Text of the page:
Anthropic, and others. I went out again today, and my CNBG were coming to the surface and eating at near summer numbers. I hand fed in 2 different locations in my hatchery pond, and both groups ate aggressively. FHM's were out and about near the shoreline. I also hand fed at both feeder locations on our big pond, and the results were the same. I left the feeder on the dam with large CNBG still feeding. As the food disappeared, they starting coming to the dock for more handouts. In short, I think we're all ok.

I will not be stocking native BG or non-Florida LMB. Magic 8 ball says we will have 90+ degree water temps every year, but we're not likely to have another Snowvid event like last week in our lifetime. I'm not recommending any plan, or giving advice, I'm just saying that I'm personally staying on the course I'm already on.

So glad to hear your fish weathered the Big Chill! I suspect some of my CNBG and Florida LMB in the main pond survived, though that's not proven. Forage pond CNBG are a different matter due to lack of thermal refuge, but who knows.

Hope your strategy pays off, and I admire your determination.
Posted By: Flame Re: The Big Chill - 02/25/21 12:35 PM
My fish are back feeding well again too. Also seeing minnows in the shallow grass on shorelines! I caught 3 cnbg yeasterday and they were all about 9 inch and fat. Have seen no floaters so I think we are good! For now.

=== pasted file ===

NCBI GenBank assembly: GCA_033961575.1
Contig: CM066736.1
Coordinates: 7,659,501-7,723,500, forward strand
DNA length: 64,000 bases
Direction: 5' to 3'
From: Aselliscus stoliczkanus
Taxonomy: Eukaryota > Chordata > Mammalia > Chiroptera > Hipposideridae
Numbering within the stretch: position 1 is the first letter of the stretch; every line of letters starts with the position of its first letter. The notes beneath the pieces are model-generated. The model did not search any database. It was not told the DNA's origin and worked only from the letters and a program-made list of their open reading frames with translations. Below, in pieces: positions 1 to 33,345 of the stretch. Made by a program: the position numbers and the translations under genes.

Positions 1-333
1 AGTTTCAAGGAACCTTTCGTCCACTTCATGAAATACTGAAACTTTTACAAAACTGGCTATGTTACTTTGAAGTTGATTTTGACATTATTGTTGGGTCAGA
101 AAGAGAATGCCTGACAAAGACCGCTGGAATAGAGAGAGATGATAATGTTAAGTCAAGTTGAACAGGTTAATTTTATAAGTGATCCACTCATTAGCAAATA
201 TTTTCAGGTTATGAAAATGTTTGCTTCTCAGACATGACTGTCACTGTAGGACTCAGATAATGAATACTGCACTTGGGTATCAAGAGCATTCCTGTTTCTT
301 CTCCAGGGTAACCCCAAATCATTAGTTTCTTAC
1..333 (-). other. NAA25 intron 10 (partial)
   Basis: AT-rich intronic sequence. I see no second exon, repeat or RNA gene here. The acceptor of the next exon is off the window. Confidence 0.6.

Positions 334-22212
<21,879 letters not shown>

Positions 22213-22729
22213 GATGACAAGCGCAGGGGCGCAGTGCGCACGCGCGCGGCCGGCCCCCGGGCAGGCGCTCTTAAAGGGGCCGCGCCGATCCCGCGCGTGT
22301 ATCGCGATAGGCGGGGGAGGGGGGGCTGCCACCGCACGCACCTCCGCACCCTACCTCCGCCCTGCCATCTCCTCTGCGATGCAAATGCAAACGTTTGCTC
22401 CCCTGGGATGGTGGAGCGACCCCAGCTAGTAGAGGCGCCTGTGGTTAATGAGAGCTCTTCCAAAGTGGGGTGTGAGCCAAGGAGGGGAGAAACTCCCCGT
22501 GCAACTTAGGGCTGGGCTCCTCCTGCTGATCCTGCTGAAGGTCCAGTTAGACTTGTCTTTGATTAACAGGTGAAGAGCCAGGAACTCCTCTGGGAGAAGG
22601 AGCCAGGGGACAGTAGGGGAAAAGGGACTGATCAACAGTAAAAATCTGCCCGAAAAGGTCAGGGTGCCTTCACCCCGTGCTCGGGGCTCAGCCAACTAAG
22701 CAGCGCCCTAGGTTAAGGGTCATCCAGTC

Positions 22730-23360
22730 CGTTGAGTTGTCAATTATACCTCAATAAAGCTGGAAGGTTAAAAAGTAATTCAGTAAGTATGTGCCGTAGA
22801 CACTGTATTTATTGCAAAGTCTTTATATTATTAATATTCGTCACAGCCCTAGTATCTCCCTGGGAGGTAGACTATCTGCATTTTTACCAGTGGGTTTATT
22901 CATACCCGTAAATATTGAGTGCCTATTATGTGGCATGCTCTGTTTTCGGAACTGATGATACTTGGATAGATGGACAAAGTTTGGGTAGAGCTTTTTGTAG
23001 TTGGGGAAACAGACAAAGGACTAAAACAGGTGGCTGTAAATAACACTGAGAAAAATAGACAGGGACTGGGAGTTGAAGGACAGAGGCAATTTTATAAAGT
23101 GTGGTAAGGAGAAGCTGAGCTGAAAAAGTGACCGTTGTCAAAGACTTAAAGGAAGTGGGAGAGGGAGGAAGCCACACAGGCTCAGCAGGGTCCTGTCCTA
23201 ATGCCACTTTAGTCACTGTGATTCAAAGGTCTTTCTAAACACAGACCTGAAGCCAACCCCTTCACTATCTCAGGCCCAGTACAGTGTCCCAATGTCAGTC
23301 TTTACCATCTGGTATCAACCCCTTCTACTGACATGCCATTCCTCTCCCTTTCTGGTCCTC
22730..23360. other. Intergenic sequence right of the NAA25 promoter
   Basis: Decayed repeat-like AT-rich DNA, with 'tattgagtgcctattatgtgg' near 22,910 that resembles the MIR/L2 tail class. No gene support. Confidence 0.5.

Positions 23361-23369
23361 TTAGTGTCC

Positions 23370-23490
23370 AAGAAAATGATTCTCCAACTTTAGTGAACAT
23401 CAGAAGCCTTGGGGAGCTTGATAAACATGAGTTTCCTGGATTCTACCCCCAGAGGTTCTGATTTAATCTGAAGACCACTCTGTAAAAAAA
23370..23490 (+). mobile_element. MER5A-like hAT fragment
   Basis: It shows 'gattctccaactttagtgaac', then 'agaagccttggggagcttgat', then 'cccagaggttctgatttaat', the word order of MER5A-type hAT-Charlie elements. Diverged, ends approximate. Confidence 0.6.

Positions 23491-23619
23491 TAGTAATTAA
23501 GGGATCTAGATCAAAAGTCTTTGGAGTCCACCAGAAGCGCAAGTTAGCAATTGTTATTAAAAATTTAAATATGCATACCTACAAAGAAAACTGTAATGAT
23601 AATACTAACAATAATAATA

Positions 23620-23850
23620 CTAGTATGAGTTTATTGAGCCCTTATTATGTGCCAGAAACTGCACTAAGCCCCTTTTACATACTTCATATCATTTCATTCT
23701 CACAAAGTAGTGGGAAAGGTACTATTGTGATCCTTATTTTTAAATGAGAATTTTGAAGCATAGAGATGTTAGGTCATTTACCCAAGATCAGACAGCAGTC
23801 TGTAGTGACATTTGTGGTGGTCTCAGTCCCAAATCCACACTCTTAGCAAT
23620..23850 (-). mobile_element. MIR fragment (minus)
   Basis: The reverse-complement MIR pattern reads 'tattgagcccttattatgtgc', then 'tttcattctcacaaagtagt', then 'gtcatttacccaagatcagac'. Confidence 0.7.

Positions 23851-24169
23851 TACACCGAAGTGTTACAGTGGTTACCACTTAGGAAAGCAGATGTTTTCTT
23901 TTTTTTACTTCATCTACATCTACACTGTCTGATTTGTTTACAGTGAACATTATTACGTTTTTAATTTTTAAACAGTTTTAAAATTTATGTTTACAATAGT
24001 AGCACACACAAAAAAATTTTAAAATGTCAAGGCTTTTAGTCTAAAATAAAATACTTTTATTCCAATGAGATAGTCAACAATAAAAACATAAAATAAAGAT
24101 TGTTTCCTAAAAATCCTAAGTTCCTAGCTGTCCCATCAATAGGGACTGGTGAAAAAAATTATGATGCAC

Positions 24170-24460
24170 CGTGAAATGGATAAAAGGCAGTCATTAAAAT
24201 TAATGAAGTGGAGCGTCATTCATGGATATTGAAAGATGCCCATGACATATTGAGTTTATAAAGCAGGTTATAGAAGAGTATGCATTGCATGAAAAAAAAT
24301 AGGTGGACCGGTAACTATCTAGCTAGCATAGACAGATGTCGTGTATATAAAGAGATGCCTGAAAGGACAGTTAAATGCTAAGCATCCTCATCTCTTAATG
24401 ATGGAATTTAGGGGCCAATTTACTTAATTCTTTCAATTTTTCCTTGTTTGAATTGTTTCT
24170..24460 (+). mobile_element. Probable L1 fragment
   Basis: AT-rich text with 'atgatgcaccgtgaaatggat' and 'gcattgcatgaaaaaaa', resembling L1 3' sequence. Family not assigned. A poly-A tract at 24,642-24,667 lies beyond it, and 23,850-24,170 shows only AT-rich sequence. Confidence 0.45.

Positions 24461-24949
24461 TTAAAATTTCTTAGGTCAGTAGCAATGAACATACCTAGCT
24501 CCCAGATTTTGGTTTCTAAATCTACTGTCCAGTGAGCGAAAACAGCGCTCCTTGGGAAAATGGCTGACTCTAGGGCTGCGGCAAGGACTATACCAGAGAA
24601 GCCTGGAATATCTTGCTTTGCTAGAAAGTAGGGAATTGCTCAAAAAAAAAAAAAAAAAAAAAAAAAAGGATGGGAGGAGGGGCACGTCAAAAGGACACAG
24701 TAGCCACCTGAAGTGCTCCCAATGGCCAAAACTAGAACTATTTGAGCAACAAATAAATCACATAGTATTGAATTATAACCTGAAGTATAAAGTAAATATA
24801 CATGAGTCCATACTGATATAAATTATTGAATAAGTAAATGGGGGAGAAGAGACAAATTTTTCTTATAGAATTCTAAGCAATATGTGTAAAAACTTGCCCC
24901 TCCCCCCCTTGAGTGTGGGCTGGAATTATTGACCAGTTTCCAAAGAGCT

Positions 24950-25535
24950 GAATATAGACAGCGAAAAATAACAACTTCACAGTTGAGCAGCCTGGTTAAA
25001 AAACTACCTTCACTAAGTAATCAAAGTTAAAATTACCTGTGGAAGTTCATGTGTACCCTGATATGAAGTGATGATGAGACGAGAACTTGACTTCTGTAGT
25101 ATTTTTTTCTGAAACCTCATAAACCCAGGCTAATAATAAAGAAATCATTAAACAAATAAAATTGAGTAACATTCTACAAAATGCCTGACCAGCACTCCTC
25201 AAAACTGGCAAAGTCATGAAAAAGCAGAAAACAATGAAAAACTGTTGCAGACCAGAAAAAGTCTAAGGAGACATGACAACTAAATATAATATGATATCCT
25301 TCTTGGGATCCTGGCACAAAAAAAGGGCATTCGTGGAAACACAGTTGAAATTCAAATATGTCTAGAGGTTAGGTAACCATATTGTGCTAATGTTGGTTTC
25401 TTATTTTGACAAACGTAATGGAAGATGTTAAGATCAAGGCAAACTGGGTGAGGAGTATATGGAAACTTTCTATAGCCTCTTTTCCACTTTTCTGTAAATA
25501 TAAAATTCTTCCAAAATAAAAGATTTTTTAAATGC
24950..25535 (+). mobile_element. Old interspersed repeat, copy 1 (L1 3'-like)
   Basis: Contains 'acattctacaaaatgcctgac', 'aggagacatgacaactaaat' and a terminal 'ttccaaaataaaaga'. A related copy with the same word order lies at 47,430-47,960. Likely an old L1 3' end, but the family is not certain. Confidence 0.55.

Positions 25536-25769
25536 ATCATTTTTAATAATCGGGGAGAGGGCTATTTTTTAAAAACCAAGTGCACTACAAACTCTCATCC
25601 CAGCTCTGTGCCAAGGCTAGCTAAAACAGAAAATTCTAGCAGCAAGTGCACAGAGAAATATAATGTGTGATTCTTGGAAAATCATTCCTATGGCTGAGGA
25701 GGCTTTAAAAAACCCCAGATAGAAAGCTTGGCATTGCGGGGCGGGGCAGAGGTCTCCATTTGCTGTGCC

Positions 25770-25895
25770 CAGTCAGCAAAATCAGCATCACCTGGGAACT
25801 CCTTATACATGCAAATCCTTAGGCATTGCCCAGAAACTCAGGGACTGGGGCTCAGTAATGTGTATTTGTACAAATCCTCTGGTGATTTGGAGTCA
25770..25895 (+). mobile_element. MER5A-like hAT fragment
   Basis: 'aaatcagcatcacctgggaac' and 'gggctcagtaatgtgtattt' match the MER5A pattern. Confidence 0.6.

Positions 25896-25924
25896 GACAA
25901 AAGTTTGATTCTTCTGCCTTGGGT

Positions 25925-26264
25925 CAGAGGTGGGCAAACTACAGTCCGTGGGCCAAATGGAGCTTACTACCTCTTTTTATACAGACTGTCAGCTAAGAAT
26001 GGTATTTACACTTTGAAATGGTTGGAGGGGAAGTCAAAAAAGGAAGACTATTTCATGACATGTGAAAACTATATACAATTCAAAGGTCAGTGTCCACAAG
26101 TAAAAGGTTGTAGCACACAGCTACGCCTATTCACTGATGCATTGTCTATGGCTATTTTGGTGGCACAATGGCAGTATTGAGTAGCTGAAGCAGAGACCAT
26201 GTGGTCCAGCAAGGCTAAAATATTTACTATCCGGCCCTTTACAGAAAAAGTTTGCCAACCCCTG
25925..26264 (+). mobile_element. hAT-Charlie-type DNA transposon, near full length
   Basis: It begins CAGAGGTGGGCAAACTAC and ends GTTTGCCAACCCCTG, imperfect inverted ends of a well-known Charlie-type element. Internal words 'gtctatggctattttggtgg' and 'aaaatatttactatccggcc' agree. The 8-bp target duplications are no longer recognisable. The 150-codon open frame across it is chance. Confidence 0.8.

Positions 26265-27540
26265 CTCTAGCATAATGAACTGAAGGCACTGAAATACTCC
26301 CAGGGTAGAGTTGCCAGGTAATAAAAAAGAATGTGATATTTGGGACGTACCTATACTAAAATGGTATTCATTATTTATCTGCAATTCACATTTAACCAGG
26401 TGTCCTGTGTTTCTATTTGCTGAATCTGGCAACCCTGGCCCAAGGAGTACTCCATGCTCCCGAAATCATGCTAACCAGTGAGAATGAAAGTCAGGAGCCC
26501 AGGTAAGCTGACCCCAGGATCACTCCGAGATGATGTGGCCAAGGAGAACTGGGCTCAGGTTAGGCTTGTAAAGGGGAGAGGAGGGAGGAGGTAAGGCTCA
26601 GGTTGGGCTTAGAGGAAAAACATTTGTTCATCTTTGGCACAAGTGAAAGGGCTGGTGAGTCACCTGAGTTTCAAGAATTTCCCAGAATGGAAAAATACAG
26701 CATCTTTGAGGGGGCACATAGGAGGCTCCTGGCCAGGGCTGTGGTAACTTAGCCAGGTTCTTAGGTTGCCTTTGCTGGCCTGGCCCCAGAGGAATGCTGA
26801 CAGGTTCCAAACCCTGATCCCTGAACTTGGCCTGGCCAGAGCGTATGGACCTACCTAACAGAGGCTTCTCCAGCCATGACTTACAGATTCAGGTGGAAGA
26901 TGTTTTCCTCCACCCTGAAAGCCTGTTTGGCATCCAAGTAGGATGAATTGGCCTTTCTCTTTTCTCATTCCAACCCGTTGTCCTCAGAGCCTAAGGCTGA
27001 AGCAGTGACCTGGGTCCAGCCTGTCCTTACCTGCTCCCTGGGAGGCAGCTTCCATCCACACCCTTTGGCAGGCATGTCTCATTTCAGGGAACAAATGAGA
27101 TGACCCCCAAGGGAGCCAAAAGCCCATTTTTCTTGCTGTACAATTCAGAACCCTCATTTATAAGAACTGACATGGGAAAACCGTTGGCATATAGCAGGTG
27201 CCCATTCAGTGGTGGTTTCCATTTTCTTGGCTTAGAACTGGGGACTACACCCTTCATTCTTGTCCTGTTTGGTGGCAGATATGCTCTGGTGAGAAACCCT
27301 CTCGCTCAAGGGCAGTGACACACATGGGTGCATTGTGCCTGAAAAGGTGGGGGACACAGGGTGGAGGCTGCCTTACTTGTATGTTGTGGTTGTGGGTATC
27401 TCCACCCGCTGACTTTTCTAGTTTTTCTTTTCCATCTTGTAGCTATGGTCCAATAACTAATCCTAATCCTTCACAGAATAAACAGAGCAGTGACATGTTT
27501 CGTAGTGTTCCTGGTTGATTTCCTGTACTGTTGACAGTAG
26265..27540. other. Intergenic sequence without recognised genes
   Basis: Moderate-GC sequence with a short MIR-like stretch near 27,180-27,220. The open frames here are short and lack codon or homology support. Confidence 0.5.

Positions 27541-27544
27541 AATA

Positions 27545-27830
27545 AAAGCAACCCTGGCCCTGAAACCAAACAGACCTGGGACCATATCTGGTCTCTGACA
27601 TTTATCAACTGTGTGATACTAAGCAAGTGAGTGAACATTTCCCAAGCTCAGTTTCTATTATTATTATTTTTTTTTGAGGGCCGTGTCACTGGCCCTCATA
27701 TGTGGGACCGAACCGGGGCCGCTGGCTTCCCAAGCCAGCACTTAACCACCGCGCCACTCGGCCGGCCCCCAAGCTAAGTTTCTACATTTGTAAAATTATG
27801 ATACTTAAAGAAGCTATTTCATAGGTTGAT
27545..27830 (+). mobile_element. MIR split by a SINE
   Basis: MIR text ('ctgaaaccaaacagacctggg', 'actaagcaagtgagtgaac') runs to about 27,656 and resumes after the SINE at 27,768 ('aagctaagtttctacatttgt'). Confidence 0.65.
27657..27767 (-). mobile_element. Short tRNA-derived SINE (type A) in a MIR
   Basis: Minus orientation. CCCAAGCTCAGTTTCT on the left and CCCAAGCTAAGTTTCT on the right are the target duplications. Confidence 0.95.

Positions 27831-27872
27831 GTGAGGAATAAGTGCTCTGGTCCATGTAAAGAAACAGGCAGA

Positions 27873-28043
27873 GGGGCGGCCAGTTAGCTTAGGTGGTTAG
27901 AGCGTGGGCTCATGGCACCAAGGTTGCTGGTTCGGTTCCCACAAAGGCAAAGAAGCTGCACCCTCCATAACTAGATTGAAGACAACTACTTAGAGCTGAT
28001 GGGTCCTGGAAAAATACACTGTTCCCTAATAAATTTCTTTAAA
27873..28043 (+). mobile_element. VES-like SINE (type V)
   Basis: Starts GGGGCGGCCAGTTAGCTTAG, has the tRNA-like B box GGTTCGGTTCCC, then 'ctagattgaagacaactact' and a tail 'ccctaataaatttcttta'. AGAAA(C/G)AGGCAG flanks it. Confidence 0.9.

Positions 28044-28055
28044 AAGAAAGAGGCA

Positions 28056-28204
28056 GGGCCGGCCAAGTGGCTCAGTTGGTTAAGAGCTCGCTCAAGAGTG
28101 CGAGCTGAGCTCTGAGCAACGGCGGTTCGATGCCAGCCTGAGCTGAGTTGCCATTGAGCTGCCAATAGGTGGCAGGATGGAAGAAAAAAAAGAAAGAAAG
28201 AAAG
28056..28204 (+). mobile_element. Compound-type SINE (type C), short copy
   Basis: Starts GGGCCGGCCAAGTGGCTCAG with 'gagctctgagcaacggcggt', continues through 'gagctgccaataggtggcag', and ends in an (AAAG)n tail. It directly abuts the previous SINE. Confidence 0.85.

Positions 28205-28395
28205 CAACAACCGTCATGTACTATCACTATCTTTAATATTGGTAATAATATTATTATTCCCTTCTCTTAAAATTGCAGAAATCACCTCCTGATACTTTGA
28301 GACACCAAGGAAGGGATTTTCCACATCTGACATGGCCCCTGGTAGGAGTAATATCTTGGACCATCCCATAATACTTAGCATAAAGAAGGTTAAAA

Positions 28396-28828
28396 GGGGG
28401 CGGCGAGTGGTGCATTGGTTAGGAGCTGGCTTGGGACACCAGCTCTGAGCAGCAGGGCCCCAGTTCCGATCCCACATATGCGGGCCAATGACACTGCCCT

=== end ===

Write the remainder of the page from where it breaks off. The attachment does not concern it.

Posted By: FireIsHot Re: The Big Chill - 02/25/21 01:54 PM
That's good to hear.
Posted By: ewest Re: The Big Chill - 02/25/21 05:14 PM
That sounds like a normal result - and good to hear. I hope the un-normal weather we had does not lead to many un-normal results.
Posted By: DannyMac Re: The Big Chill - 02/25/21 08:56 PM
So Saturday's NWS forecast was finally hitting the future actuals with single digit lows. I can't recall when (Saturday afternoon or Sunday afternoon) the power started showing up for three minutes...falling to thirty seconds...then gone for the duration until Thursday morning. Up to that point (knowledge from 1989) I had all pumps running (well pump frequently to feed streaming outside spigots (I'd wrapped those with heat tracing in 89) and some inside faucets with north wall piping, koi pond and big pond and the swimming pool heat pump heater. Everything froze solid. Ten feet from the fireplace it was 43 degrees. Next Thursday the power comes back, getting to 46 F outside, the well thaws out unknown, and we get to see everything that's leaking after about five minutes. Meanwhile the well is almost uncontrollable (the control box and pressure switch were scorched). Copper pipes crossing the attic that I had no idea existed burst in several places. We are replacing those spans with PEX (connecting back to existing copper where we can't reach). First though we fixed many pipes and capped some for the time being...hot showers and no more melting snow!. I've ordered a half dozen "Freeze Misers" from Amazon ($150) for that next cold event that may come in my afterlife. Ha ha.